In 2005, heavy rains washed out a section of Toronto’s Finch Avenue, causing $642 million in insured damage

On April 16th from 1-2pm Eastern time, ACT water policy author and Chair of the Canadian Partnership Initiative of the UN Water for Life Decade Bob Sandford presented on The Loss of Stationarity in a national webinar (requires Adobe Connect to view) hosted by the Canadian Climate Change Adaptation Community of Practice.

Stationarity is the notion that seasonal weather and long-term climate conditions fluctuate within a fixed envelope of relative certainty. Stationarity therefore implies stability and a relatively high degree of certainty when it comes to predicting and managing the effects of weather and climate on our cities and our agriculture.

For instance, the fact that we have determined that natural phenomena fluctuate within a fixed envelope of relative certainty suggests that winters will only be so cold and summers so hot; that melt from winter snow packs will always contribute roughly the same amount of water to our rivers; that rivers will rise only so high in spring and fall so low in autumn, etc.

Stationarity therefore gives us the comfort we need to build our houses to withstand winds of a certain speed and snowfalls of a certain weight. It suggests we have to build storm sewers only to a certain size because we know from history that rainstorms last only so long and result only in so much runoff.

Stationarity is also the foundation for determining insurance rates related to risks associated with the protection of our homes, property and food crops from fires, flood, tornadoes, hurricanes and droughts, as well as the foundation of the reliable function of the natural ecosystem processes that provide a stable and resilient backdrop to human existence.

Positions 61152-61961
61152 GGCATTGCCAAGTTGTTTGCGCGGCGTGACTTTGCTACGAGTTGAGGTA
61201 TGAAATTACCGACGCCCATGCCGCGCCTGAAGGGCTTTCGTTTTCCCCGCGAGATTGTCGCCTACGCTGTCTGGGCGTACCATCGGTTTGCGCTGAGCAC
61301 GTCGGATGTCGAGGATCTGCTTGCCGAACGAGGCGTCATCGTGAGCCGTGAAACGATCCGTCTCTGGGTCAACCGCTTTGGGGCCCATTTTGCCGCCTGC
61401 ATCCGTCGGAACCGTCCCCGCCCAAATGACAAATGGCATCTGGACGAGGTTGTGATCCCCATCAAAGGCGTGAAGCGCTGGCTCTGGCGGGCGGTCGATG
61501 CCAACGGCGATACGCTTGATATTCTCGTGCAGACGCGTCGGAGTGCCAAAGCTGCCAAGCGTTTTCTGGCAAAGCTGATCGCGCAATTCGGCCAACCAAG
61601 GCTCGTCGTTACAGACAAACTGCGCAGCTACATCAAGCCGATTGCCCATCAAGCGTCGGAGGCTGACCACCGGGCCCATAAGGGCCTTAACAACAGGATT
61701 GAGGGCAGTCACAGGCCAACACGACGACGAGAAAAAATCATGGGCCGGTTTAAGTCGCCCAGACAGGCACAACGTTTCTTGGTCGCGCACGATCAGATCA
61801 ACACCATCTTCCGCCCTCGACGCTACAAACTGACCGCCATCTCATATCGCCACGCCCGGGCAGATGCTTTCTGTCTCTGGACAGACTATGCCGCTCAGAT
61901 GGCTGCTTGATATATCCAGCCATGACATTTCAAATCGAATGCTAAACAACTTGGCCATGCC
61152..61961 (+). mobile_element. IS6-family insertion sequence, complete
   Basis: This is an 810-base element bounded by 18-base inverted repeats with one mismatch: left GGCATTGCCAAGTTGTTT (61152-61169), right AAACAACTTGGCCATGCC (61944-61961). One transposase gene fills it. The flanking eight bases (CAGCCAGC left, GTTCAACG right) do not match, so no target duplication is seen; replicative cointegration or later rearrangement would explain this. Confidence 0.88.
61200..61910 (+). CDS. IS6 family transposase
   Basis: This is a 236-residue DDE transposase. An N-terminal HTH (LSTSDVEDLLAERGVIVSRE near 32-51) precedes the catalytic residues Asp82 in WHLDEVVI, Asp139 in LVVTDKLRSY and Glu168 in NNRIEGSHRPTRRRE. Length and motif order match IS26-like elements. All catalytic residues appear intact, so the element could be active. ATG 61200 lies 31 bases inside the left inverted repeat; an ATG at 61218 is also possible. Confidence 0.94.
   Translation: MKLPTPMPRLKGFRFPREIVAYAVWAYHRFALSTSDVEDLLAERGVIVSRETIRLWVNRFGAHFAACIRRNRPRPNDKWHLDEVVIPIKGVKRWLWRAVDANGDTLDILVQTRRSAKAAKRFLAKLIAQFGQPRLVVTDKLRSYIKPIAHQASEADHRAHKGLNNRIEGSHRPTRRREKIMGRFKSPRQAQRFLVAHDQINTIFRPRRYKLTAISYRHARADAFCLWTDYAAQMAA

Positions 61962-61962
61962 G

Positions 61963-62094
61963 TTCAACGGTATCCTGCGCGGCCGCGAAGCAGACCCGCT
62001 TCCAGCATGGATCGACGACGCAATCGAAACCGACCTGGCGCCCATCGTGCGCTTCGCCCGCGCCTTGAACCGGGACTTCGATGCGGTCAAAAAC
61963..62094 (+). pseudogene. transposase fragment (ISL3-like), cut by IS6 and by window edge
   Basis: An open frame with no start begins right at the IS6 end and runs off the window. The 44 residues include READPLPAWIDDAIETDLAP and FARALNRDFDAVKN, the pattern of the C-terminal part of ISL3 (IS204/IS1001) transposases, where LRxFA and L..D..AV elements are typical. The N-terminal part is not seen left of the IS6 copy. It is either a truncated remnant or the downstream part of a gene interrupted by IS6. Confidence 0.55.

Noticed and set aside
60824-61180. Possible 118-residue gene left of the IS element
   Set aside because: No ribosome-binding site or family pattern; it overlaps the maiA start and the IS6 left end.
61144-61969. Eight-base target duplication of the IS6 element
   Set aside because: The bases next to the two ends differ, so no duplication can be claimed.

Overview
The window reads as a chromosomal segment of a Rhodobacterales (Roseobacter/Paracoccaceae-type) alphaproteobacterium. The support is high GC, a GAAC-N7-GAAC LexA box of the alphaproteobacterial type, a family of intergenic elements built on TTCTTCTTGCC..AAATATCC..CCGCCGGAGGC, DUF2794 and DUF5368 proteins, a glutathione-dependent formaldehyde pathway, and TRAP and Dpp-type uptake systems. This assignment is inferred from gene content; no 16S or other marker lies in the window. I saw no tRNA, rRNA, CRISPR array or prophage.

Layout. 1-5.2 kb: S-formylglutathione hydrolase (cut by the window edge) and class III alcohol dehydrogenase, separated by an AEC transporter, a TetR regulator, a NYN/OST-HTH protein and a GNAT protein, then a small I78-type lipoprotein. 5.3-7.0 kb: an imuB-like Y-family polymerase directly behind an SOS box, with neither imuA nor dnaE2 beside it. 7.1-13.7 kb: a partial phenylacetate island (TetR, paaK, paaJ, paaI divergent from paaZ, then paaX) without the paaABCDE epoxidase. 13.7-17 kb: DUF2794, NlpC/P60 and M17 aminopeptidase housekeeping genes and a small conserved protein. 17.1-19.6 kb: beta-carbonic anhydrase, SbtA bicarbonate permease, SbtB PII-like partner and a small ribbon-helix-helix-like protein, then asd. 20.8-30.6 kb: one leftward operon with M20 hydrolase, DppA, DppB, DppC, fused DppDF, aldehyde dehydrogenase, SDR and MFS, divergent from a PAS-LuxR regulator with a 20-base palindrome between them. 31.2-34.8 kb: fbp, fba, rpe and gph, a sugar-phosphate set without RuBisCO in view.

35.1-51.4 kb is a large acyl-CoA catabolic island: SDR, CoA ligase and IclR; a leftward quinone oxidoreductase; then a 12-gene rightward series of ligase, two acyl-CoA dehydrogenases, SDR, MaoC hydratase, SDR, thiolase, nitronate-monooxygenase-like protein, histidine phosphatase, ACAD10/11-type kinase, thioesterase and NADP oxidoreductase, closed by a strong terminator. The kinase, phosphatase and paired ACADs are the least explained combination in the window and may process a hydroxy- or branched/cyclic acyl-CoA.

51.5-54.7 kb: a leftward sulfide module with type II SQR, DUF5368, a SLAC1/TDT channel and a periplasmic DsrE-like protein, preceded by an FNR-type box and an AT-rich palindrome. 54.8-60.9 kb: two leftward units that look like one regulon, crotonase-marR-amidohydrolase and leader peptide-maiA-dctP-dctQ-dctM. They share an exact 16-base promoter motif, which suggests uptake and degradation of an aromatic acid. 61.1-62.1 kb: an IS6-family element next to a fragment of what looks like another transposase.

Now, increasing average temperatures, climate change impacts on weather patterns, and extensive changes in land use globally are altering the patterns of water’s movement through the global hydrological cycle. This means that statistics from the past related to how surface, subsurface and atmospheric water will act under a variety of given circumstances are no longer reliable.

Unfortunately, we have made the stationarity associated with those statistics – the notion that natural phenomena fluctuate within a fixed envelope of certainty – the foundation of risk assessment in engineering upon which we depend for the construction of our buildings, roads, bridges and other infrastructure. We have also made stationarity the foundation of planning for the future.

We have built our society and the entire infrastructure that supports it around that range which we now increasingly realize no longer represents reality.

We do not as yet have an adequate replacement for stationarity statistics. Until we find a new way of substantiating appropriate action in the absence of stationarity, risks will become increasingly difficult to predict or to price. So will the prospect of conflict associated with those risks.

Bob discussed the implications of the loss of stationarity and answered questions afterwards.